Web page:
The Dark Shadows Sim: Before there was capping, there was simming. In the late 90's, when we were younger and foolisher, a group of us ran an online play, in which participants were all handed a script outline, and had to perform the scenes with Improv dialogue under a time limit. Kind of like a Role-Playing Game, without the dice. Or the Orcs. (Oh well, it kept us off the streets...)
|Trek needs no introduction, of course. I haven't
got a lot on it in any form to put online. Photos, random observations, trivia,
and the like, but not really much in a coherent form. There are a few things,
The Star Trek Viewmaster Reel: What? Did you think Dark Shadows was the only show that ever made it to Viewmaster?
The Comprehensive Lt. Leslie Archives: A guide to the live and adventures of the best darn utility man that Starfleet ever knew.
Enterprise Attendance Logs: A bauble, really. A chart showing which characters appeared in which episodes. Written primarily to show just how ubiquitous Lt. Leslie really was.
Groucho Marx Meets Star Trek: My contribution to nerdy fanboyism (as if there wasn't enough evidence of that already). Two identical twin brothers who played non-speaking extras in I, Mudd had appeared as contestants on You Bet Your Life years earlier. So naturally, when I learned this, I had to transcribe the whole thing and put it on a webpage with photos and other nonsense. This one is nerdy even for me, so better read it fast before I delete it out of shame.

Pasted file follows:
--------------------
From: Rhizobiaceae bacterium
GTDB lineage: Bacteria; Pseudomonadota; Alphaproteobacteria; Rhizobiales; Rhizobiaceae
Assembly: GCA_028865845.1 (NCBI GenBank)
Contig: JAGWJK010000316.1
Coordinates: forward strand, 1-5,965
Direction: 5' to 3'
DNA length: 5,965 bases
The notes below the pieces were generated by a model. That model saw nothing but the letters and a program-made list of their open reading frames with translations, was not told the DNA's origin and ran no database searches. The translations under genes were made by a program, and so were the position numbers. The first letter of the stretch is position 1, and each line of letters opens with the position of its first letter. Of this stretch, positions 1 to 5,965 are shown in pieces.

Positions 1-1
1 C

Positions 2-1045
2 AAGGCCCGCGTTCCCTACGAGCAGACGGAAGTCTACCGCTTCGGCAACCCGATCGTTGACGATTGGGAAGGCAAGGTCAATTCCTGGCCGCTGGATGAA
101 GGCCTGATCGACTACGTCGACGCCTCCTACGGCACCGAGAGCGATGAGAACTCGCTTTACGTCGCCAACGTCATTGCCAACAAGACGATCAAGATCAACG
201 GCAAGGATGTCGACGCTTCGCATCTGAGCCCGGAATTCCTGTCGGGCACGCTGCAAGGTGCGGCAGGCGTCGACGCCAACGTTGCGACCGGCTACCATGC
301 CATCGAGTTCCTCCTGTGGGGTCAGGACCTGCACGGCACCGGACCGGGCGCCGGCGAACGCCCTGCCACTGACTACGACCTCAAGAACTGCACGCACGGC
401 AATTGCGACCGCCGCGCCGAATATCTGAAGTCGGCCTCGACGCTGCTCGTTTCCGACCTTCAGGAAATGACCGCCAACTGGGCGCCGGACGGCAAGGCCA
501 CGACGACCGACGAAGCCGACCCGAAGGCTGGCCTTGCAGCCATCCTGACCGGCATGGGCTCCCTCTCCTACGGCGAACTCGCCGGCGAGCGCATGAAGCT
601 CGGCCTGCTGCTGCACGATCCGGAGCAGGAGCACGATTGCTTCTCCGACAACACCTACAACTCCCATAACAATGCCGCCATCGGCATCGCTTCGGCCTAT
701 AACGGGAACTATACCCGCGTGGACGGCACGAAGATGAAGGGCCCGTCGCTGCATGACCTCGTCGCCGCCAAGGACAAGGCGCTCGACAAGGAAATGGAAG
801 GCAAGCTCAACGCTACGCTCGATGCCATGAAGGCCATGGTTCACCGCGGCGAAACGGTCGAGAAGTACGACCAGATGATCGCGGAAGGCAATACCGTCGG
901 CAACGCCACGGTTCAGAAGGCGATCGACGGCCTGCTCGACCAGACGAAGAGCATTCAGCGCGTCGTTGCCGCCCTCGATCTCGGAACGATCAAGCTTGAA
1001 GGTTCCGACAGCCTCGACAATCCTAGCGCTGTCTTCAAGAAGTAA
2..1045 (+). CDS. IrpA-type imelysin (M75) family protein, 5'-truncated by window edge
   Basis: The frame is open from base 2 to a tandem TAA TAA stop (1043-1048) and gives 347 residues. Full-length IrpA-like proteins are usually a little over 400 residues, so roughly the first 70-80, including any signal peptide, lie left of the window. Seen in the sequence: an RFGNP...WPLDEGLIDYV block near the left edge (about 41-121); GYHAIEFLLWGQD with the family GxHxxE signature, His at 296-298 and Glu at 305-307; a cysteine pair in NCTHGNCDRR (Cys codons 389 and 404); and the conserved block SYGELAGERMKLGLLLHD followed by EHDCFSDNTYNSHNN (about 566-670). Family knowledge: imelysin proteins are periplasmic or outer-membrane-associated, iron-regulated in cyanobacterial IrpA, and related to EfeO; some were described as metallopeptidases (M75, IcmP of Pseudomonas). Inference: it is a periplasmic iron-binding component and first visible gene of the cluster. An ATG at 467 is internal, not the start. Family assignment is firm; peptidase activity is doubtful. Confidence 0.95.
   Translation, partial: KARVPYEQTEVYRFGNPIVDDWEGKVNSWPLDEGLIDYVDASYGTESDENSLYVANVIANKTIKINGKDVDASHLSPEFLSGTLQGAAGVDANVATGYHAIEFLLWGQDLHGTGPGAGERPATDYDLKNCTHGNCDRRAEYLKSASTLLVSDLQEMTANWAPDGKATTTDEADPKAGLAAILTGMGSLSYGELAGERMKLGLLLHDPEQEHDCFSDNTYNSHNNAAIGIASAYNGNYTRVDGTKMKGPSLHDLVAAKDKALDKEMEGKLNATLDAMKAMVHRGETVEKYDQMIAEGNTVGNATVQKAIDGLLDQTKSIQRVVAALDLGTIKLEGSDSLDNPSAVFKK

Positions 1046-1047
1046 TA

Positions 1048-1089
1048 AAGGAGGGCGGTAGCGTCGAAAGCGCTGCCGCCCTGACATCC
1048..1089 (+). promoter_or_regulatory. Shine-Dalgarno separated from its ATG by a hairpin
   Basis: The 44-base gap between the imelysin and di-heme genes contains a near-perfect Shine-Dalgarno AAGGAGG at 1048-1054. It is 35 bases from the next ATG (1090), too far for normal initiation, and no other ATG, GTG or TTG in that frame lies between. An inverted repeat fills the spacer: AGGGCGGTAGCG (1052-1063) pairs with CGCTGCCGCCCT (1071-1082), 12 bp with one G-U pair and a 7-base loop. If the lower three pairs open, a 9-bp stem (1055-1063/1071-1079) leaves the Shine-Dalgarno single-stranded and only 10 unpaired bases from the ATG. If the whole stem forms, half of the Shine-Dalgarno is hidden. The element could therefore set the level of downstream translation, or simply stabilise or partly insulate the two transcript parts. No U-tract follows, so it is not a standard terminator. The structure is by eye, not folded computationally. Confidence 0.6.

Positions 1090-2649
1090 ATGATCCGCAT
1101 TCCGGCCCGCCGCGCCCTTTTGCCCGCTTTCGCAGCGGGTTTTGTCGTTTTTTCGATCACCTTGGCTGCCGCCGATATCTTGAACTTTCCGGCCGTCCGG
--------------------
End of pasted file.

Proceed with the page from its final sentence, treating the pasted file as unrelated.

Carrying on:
The Alt.TV.Star-Trek.Tos FAQ: Yes, some people still use the Usenet, that hotbed of deranged trolling. I took up and rewrote the FAQ for one such group, when the original author finally ran off screaming, and added a Q&A section to it. Worth reading, if only to find out why Spock's first name is Herman.
|Confession Time: One of my favorite characters in Star Trek was
always Mr. Leslie, a utility redshirt character played by
Eddie Paskey. He
only had a half dozen lines (that's not per-episode, that's EVER), but appeared
in more than half the episodes, sometimes in the oddest places. He drove
the truck that killed Edith Keeler, he fired the shot that blew both Lazarii
to an eternity of fighting in a smoke-filled negatively exposed corridor.
He was like the Where's Waldo of Star Trek. Trying to spot
him was almost as fun as watching the show itself (with some episodes, even
Sadly, a friend did a really good webpage on Leslie before I got around to it. (Now hosted here, see above) But fortunately, someone just as good still needed chronicling. The hit series Get Smart had the same kind of "Stealth" character in the form of Executive Producer Leonard Stern's Aunt Rose Michtom, a woman in her 60's, who didn't need the money, but still had enough of a sense of humor to get out and make dozens of blink-and-you'll-miss-em walk-on appearances on her nephew's show. This was cool enough to merit a webpage by itself. But when you add in the fact that this same nephew was a man legendary for his work on The Honeymooners and his creation of Mad Libs, the end result was two pages: